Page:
The story of Macbeth takes place in Scotland in the 11th century. Shakespeare has written a tragedy about how a Scottish nobleman (Macbeth) who plots the death of the King in order to become King himself. Due to the tragedy aspect, things do not really go according to plan!
The first time we see Macbeth in the play, he is returning from the battlefield after a victory alongside the Norwegians against a rebel army. “For brave Macbeth” (I, 2, 16) is used by an army Sergeant to describe his actions in the battle. Such phrases as “worthy gentleman” (I, 2, 24) are used by the King. This shows that Macbeth really was a hero, as such a compliment from the King was considered a great honour.
The first murder Macbeth commits, is that of King Duncan. This murder, was ‘inspired’ by the witches. The witches first meet Macbeth while he and Banquo are riding by. The witches greeted him as, the thane of Glamis “All hail, Macbeth! Hail to thee, thane of Glamis” (I, 3, 48), and then as the thane of Cawdor “All hail, Macbeth! Hail to thee, thane of Cawdor” (I, 3, 49). At this point in the play Macbeth had just become thane of Glamis, and the thane of Cawdor is still alive and well. Next, the witches greeted
Macbeth as the King of Scotland: “All hail, Macbeth! That shalt be King hereafter” (I, 3, 50).
Shortly after the departure of the witches, Macbeth found out that he is the thane of Cawdor, as well as Glamis. If the three witches’ prediction about Macbeth becoming thane of Cawdor had been correct, did that mean that someday he would also become King? I believe that this is the point in the play where Macbeth starts to think as a villain. If the witches had never greeted him as King on Scotland, then he would probably never have contemplated killing Duncan in the first place.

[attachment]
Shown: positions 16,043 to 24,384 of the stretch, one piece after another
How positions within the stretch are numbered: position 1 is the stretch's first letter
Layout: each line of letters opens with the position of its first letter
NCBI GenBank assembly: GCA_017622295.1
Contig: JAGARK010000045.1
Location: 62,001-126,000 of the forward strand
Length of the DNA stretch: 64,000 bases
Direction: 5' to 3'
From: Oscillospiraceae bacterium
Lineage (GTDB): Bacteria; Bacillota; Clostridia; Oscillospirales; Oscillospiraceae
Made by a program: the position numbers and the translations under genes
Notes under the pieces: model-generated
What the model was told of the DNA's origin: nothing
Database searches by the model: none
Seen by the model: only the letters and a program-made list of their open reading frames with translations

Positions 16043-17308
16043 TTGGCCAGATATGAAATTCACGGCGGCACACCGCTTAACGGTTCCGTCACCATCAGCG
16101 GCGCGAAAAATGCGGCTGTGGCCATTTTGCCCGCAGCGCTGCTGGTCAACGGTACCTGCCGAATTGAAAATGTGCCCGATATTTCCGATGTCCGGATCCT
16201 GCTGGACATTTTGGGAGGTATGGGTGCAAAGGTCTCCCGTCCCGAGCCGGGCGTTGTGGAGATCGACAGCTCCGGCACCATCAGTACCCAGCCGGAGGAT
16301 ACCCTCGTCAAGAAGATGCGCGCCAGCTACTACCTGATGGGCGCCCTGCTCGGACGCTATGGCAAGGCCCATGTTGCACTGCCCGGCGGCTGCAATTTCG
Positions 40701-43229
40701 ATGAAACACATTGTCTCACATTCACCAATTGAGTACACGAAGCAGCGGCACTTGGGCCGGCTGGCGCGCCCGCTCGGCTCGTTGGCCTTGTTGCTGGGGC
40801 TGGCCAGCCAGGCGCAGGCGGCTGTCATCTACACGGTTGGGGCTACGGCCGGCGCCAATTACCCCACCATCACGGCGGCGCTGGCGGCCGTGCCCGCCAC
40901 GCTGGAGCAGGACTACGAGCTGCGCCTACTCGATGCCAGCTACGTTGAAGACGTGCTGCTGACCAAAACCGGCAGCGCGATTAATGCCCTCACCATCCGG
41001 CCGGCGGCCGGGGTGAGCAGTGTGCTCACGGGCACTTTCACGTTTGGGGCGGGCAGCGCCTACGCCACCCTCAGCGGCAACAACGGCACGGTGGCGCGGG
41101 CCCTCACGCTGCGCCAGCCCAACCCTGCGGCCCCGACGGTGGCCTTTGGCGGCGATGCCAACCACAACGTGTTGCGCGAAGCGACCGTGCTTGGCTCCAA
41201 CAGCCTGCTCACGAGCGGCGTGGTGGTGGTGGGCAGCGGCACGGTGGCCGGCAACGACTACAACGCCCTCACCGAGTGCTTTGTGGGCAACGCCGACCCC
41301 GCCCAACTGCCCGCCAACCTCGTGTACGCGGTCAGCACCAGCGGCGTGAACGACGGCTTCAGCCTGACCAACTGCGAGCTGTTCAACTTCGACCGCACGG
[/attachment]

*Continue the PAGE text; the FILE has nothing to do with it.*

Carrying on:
When Lady Macbeth found out about the predictions, she pressurised her husband into killing Duncan. Anytime Macbeth had second thoughts, Lady Macbeth was there to spur him on – mostly by criticising him and calling him a coward! This could be another reason for Macbeth’s change of character; his wife constantly used ‘reverse psychology’ on him and even considered committing the murde...
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...robably one the most important murders in the play, despite this, it is a very short scene and Shakespeare spent very little time building up to the killing of Macbeth. This is the same when Lady Macbeth kills herself, the reader does not actually find out about it until Seyton tells Macbeth “The queen, my lord, is dead” (V, 5, 16). However, this ‘lack of detail’ was very effective in showing the reader Macbeth’s reaction to his wife’s death.
There is no doubt in my mind that Macbeth was a villain, but at which point did he truly earn this title? He was considered a hero after fighting bravely in a battle – killing more innocent people. Surely this should make him a villain and not a hero? Back in the 11th century it was quite acceptable to kill people in battles, and still be looked upon as a hero. If Macbeth had been set in modern times, he would have been a villain all long. Due to the fact that it was set hundreds of years ago, he was a considered a hero at the start of the play and only looked upon as a villain when he started to kill people for a reason. In conclusion, I believe that he was a villain all along, but it only became clear towards the end when he was found out.
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